In a letter dated 1927, Aram Zildjian (Aram), from Constantinople, wrote to his nephew Avedis III in the United States
"For you, the son of my late brother, Haroutune, I am happy. Except for me, you are the oldest living male member of the Zildjian family. As such you are next in line to become heir to the family’s secret formula and process for making cymbals that has been the pride of the Zildjians over the centuries. It now becomes your responsibility to take over the secret that is your heritage."
With that offer of handing down the traditional manufacturing secret, the 400-year-old company, Avedis Zildjian Company, spread its wings across the Atlantic Ocean and entered America.
Business: Zil (Cymbal) – dj (maker) – ian (Armenian suffix for “son of”) - ZILDJIAN: Cymbal manufacturing (United States); known to be the oldest company in America
Founded: in 1623 by Avedis Zildjian I
Current: 14th Generation - Craigie Zildjian and Debbie Zildjian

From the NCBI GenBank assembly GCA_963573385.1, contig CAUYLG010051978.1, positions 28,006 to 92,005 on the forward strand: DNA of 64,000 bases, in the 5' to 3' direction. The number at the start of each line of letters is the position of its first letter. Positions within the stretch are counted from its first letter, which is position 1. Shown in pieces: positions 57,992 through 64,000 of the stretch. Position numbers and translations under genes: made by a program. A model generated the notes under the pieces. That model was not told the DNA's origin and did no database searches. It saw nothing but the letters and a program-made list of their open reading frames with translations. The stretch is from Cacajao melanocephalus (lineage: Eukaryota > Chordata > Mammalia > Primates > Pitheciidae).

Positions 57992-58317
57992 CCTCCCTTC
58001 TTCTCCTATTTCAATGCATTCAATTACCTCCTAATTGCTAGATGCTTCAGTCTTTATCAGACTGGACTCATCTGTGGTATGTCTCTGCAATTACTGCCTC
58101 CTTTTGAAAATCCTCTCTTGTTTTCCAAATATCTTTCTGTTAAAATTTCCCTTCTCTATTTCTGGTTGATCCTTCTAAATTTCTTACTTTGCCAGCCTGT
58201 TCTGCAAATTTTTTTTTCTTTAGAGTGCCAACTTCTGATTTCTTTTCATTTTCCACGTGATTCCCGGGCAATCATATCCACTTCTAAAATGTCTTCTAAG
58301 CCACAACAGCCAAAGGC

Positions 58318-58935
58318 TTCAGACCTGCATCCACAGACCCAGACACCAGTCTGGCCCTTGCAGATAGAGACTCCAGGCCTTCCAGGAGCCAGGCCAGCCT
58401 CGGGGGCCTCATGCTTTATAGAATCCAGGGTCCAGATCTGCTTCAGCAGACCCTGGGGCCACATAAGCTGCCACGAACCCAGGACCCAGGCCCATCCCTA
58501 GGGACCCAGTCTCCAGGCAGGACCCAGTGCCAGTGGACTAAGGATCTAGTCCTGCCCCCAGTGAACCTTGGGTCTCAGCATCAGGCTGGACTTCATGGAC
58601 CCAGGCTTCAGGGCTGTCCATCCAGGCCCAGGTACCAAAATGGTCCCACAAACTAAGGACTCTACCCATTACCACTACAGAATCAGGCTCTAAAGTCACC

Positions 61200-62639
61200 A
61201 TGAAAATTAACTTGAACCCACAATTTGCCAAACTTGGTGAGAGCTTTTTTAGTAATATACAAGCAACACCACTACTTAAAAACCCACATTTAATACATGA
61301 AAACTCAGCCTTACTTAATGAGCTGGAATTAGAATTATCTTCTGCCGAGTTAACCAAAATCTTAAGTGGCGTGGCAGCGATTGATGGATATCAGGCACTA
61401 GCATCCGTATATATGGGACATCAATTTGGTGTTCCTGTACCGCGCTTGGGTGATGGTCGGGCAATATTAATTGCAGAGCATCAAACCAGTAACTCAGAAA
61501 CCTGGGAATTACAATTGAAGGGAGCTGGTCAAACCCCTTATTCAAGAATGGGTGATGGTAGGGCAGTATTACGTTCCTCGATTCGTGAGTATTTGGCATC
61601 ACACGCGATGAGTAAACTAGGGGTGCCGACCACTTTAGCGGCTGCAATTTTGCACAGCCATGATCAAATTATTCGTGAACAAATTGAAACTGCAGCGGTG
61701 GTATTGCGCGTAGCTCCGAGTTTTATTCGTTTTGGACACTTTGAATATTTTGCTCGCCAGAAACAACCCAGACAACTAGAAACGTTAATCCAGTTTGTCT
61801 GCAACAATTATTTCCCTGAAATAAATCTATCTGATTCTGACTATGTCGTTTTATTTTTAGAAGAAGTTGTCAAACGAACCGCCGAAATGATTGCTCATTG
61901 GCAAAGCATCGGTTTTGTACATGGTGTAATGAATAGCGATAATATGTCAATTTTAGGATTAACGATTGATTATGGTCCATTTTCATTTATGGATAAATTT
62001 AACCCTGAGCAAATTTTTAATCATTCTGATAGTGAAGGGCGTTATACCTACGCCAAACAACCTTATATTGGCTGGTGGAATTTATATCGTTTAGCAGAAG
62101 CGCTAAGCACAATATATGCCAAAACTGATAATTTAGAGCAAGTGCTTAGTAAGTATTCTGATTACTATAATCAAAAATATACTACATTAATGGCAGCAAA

The founder Avedis Zildjian (Avedis I) had found a unique way to mix a bronze alloy of Tin and Copper that created a great sound quality and durability. He was appointed at the court of the Ottoman Sultan to manufacture their cymbals. In 1623, Sultan Murad (of Ottoman Empire) gave him permission to start manufacturing the cymbals on his own. Avedis I handed the secret to his son Ahkam, post which the family history has been lost for the next 200 years, up untill Avedis II in the 1800s. Avedis II was a bit of a showman who popularised the product in various shows and won awards in London and Paris World Trade shows. When Avedis II passed away, his children were too young and hence the business went to his brother Kerope II (1829-1909). Kerope II further refined the manufacturing process and brought home another set of international awards. Around this time, the Cymbals started to be called the Zildjian Cymbals instead of Turkish Cymbals.